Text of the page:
If you’re a small business owner, the thought of hiring a developer can be terrifying. You don’t need to be a techie yourself—just know that it’s important to approach the decision with care. If you’re curious about hiring a web developer but aren’t sure where to start, here are some tips:
Get clear about the job you need done.
Set your goals. The first step in hiring a web developer is to get clear about what you hope to achieve by hiring one. Your goal should be specific and measurable, with a timeline attached so that you know when it’s been achieved (I recommend 3-6 months). For example, if you want to start making more money from your website, set a goal like: “Increase average monthly sales by 15% by March 1st.”
Don’t worry about other people’s goals. It can be tempting when choosing a developer or creating content for your site to look at what other businesses are doing online, but don’t let their successes cloud yours! You are unique—so look at what worked for them and figure out how it might work for you too—but don’t start blindly copying the exact formula they used because chances are there’s no such thing as an exact formula anyway. Instead of taking cues from others’ websites and marketing strategies, go back to defining your own problem first before thinking about how best to solve it with technology tools like websites or apps (we’ll talk more about this later).
What skills do you need?
The first thing you have to consider is what skills do you need? This can be broken down into three categories:
Back-end development: Typically these are the people who build the core of your website including databases, servers and other technical stuff.
Designers: The designers create a design for how your website should look and feel based on what it does for your business.
Is this a local job or can it be done remotely?
If you are hiring a web developer, it is likely that you will be working with them on a regular basis. It might even be important to have meetings in person so that you can communicate effectively. If this is the case, then find out if your prospective partner has office space or a dedicated workspace where they can meet with clients. This can help ensure that communication between the two parties goes smoothly in future meetings if needed.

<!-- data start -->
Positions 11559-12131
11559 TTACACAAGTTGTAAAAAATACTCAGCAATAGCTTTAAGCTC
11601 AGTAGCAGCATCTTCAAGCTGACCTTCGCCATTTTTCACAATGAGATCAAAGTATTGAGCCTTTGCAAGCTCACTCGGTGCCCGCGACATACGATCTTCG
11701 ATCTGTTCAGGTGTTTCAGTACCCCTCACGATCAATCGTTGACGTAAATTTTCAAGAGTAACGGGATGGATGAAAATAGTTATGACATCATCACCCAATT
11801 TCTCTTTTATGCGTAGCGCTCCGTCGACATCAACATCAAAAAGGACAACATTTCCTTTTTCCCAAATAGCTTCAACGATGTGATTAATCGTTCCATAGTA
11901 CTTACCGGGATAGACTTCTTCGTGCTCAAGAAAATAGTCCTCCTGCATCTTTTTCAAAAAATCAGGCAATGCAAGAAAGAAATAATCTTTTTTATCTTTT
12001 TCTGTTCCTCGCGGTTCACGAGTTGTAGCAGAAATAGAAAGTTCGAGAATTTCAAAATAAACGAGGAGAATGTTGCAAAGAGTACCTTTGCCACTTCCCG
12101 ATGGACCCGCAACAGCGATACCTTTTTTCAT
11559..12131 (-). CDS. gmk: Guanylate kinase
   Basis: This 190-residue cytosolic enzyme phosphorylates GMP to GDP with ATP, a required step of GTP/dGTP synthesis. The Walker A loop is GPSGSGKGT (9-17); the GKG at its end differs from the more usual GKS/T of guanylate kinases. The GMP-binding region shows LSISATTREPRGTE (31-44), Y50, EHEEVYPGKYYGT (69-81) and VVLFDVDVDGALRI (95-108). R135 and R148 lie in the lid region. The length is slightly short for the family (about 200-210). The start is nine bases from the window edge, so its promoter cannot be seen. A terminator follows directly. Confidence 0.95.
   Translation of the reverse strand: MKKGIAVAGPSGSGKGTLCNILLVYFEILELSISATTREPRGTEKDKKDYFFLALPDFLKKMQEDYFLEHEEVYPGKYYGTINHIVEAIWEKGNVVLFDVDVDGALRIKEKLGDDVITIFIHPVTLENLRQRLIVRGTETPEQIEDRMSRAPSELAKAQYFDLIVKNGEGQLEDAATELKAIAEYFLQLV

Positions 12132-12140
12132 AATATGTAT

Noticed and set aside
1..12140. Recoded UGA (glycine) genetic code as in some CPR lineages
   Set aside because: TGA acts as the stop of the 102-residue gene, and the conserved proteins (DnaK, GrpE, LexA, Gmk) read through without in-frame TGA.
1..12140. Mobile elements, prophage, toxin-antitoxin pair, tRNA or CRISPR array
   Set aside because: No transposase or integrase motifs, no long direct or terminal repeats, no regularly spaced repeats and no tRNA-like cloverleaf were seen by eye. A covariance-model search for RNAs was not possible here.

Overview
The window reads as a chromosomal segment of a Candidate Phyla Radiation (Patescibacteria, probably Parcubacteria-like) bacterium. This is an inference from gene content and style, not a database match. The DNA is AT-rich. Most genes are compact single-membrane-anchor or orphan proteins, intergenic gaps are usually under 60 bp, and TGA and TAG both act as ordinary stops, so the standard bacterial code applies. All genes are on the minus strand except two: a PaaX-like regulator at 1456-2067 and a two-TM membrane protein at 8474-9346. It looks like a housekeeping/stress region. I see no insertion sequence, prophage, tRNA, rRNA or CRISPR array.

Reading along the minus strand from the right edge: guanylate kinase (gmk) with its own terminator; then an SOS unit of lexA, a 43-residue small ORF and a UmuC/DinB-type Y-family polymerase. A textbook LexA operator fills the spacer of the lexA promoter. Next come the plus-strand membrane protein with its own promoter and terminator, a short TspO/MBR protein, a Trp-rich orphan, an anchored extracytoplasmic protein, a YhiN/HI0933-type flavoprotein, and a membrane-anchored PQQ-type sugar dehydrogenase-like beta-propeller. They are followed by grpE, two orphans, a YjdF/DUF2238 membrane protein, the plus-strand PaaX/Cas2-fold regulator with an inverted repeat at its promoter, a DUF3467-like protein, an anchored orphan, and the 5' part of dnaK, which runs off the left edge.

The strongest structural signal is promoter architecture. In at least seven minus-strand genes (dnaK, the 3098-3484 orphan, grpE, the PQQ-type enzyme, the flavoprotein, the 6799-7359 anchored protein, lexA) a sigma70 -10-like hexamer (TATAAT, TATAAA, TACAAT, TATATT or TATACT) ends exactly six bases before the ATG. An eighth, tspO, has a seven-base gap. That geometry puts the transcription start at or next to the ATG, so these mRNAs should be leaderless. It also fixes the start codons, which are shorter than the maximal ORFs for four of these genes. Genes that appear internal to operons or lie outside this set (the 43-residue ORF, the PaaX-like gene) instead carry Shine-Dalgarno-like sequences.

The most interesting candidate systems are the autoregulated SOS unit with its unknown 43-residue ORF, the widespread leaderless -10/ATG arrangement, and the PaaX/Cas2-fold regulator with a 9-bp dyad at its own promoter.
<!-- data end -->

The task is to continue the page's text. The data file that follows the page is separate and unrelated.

If there is no option for face-to-face communication, make sure to set up some sort of Skype call before hiring anyone to do work for you remotely so that both parties know what each of them sounds like (so things don’t get lost in translation).
Does your developer need to be familiar with similar projects?
If you have a project that is similar to another one, it can be helpful to hire someone who has worked on that type of project before. For example, if you are creating an online store for selling handmade items and want a web developer who has already created other online stores for handmade products, then this might be a good fit.
Another way to find out whether or not your potential web developer has experience with similar projects is by looking at their portfolio. You can see what kinds of projects they have worked on before and get an idea of their expertise in this area.
Ask for references.
While you should always take into account a developer’s previous experience, it’s important to also ask for references. If they have worked with other companies, or even just on their own projects, ask them for feedback. A good developer will be happy to share positive experiences of their work. Also ask if they can provide any negative feedback so that you know what issues they have had in the past and whether this is something you need to concern yourself with going forward.
I think it’s a good idea to see if there are people who are not affiliated with the company either by asking friends or family or searching online for reviews from other clients – don’t forget though that these reviews might not be entirely impartial!
Hiring a web developer is a big decision and it’s important to go into the process carefully
Consider the skills and experience of the people you are hiring. Ask them about their past work, ask other developers they’ve worked with, and check out their portfolio. If they say they’ve done similar projects to yours in the past, be sure to ask them specifics about those projects so you can get an idea of what they mean by “similar.”
Make sure you understand what you’re getting for your money. It’s easy to see how much time someone has billed on your project so far without understanding which clients have paid for that time—but it’s just as important to understand where all of your funds are going! Web development can take many different forms depending on what features need building or updating; make sure there’s clarity between both parties about both costs and timelines before making any final decisions about hiring someone new on board full-time at this stage beyond just helping finish some things off here or there (which may be worth considering too).
As you go through this process, remember that hiring a web developer isn’t just about finding someone with the right skills. It’s also about finding someone who shares your vision and passion for creating something amazing. Hopefully these tips will help you figure out how to do that!